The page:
Functional Warming Up for Badminton

Warming Up in Badminton as in any other sport is essential. Using a functional approach you can achieve much more while using functional warm up exercises instead of just jogging and stretching.

Five years ago the former German national football (or soccer) coach J├╝rgen Klinsmann with his new American Strength & Conditioning Specialist Mark Verstegen brought some disturbances in the German Football “World”. The new German team manager put a team of experts from the US under contract – for a German team who was known for decades in the world of football for its fitness and fighting spirit . Quite some discussion occurred if an America coach could help the German team. Five years later, the Americans are still working for the German team – who was managing to reach the semi-finales in both of the 2006 and 2010 world cups. But the start was not an easy one – especially the training with minibands, strange looking strength and warming up exercises were looked at by both German coaches and press very critical if not laughed at. Trainings tools that were standard ones in other countries (but also other sports in Germany, e.g. track and field or Olympic lifting) – but (not only by the following success) became standard tools and exercises in many game sports not only in football in Germany as well as in other European countries.

The keyword is functional or functional training – by now a quite overuse term – but still, if I take a look at many warm up programs being performed an idea that could help many coaches and athletes to perform better and hopefully prevent more injuries. There are two aspects of functional training which I want to highlight. One is, that instead of the thinking of traditional (strength) training not muscles are trained but rather whole muscle slings in if possible sports specific positions. The other one is involves the training of fundamental movement as found in almost every sports – fundamental movements for example are running, jumping, throwing, squatting and so on.
 
Two more pratical examples: squat movement are a foundation in many sports specific jump techniques if one looks at Badminton, Basketball, Volleyball and so on. The squat might be a better strength training exercise for athletes than the leg press for example – but this does not mean that the leg press is bad (e.g. good for rehabilitating injured athletes). Another famous example is the classic crunch on the floor. There are not many sports performed on the floor and in most sports as in Badminton, the trunk musculature is very important to prevent motion namely stabilize the upper body – so to improve this typ of action, one has choose stabilization exercises for the trunk instead of exercises that emphasize motion of the trunk. This does definitely not mean that one cannot use the crunch exercise in ones training, but you have to know why and when.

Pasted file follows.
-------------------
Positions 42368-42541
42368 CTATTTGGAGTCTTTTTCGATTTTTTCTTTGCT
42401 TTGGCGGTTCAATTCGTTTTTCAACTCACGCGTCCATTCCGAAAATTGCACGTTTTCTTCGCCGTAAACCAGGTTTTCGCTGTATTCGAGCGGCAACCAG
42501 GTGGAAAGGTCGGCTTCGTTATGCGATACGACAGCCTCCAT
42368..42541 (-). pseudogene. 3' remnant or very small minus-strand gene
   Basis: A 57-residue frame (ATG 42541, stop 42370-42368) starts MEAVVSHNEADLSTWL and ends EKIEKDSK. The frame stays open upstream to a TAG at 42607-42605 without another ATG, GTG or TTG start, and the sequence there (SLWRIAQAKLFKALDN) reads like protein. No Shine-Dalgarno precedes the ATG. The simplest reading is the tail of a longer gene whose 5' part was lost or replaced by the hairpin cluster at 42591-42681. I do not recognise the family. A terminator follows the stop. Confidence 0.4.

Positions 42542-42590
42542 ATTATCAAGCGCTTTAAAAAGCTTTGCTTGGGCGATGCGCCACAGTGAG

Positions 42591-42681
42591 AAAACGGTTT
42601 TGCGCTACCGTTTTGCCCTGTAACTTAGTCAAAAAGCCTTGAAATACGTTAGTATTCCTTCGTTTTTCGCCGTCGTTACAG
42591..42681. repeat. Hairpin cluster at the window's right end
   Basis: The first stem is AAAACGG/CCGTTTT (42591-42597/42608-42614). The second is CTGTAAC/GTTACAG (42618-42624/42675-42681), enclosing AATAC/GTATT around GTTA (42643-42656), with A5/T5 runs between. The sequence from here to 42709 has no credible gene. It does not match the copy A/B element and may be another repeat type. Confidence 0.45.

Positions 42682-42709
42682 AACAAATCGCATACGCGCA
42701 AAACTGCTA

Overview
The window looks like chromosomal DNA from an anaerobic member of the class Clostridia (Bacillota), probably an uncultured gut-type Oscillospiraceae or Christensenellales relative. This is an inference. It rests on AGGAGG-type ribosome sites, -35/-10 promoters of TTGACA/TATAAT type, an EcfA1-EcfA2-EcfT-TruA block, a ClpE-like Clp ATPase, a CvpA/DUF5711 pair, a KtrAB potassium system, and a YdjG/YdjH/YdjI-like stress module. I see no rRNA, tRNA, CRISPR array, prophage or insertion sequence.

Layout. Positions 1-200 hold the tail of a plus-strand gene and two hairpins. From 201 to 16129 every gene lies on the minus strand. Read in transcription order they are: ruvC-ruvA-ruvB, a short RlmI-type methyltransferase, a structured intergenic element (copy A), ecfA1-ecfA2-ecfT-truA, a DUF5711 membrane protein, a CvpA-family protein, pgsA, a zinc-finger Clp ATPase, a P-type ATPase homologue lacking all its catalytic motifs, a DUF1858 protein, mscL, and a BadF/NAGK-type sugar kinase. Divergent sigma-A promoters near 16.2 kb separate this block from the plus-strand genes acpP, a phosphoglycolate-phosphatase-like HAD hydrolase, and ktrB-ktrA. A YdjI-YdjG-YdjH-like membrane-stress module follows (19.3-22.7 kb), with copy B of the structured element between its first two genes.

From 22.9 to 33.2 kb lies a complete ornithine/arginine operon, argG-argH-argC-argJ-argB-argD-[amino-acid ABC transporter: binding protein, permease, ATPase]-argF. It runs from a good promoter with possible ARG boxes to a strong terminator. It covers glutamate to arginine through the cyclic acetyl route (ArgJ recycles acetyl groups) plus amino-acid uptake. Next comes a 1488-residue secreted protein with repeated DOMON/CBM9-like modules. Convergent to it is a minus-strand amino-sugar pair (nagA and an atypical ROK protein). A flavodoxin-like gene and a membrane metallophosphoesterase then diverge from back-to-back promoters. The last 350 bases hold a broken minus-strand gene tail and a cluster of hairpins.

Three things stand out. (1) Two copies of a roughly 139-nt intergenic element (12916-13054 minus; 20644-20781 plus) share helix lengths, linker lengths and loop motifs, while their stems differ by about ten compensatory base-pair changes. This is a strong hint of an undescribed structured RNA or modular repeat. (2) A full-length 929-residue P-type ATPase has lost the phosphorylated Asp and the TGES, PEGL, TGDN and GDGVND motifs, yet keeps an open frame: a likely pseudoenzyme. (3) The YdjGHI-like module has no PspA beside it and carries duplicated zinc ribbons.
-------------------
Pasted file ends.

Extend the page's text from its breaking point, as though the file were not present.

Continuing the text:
This interesting question is always: what and how good is the transfer of an exercise from the weight room to the court or field and what is the limiting factor.
 
Warming up should prepare the athlete for the upcoming training session or match. To work efficiently one can choose far better exercises than the still widely performed jog and stretch of upper leg and calf muscles.  The keyword here again is functional and functional warm up. Not only it is known now that not static stretching, which should be performed afterwards, or better off-session is the way to prepare in a warm up program, but that dynamic stretches are more useful in the pre-performance situation.  While static stretching after a cool-down or in a separate session has shown to increase flexibility, it also decreases muscle tone – something we definitely do not want to have directly before a training session or worse, before an important match. A number of exercises you will find listed below – many of them are dynamic stretches in a sports specific position. Additionally one can use not only these better preparing stretches but you can also integrate some exercises with some strength training effects with low-medium intensity into a warming up process. Badminton is very demanding for certain areas of the body, it puts a lot of stress on the shoulder joint, the trunk and the hip-knee-ankle complex. So why not integrate some exercise for the sake of injury prevention into the program. After having done some general prep exercises you can perform “handwalks” for working the trunk and shoulder musculature or use miniband exercises for working the important hip rotators.
 
As sample warm up program can look as follows:
 
1)   Jog (80 m)
2)   Jog backwards (40m)
3)   Miniband Rotation (8/8/8)
4)   Miniband Lateral Walk (8/8)
5)   Ankle Run (40m)
6)   Toe Walk with Shoulder Rotation (20m)
7)   Heel Walk with Arm Rotation (20m)
8)   Knee-to-Chest-Walk (20m)
9)   Heel-to-Butt-Walk (20m)
10) Handwalk (10-20m)
11) Frankenstein-Walk (20m)
12) HugMe-HugTheWorld-Walk (20m)
13) Crawling Lunge (20m)
14) Reaching Lunge (20m)
15) Backpedal (20m)
16) Push-Up-Jumps (8)
 
An overview with pictures and coaching cues for the different exercises could be found here.

Enjoy,

Diemo Ruhnow

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About the author:

Diemo Ruhnow is currently working as Head National Coach Doubles for the German Badminton Federation. In his free time he writes for his websites http://www.badminton-training.com (English), http://www.badminton-training.de (German) and other Badminton journals.

 

 

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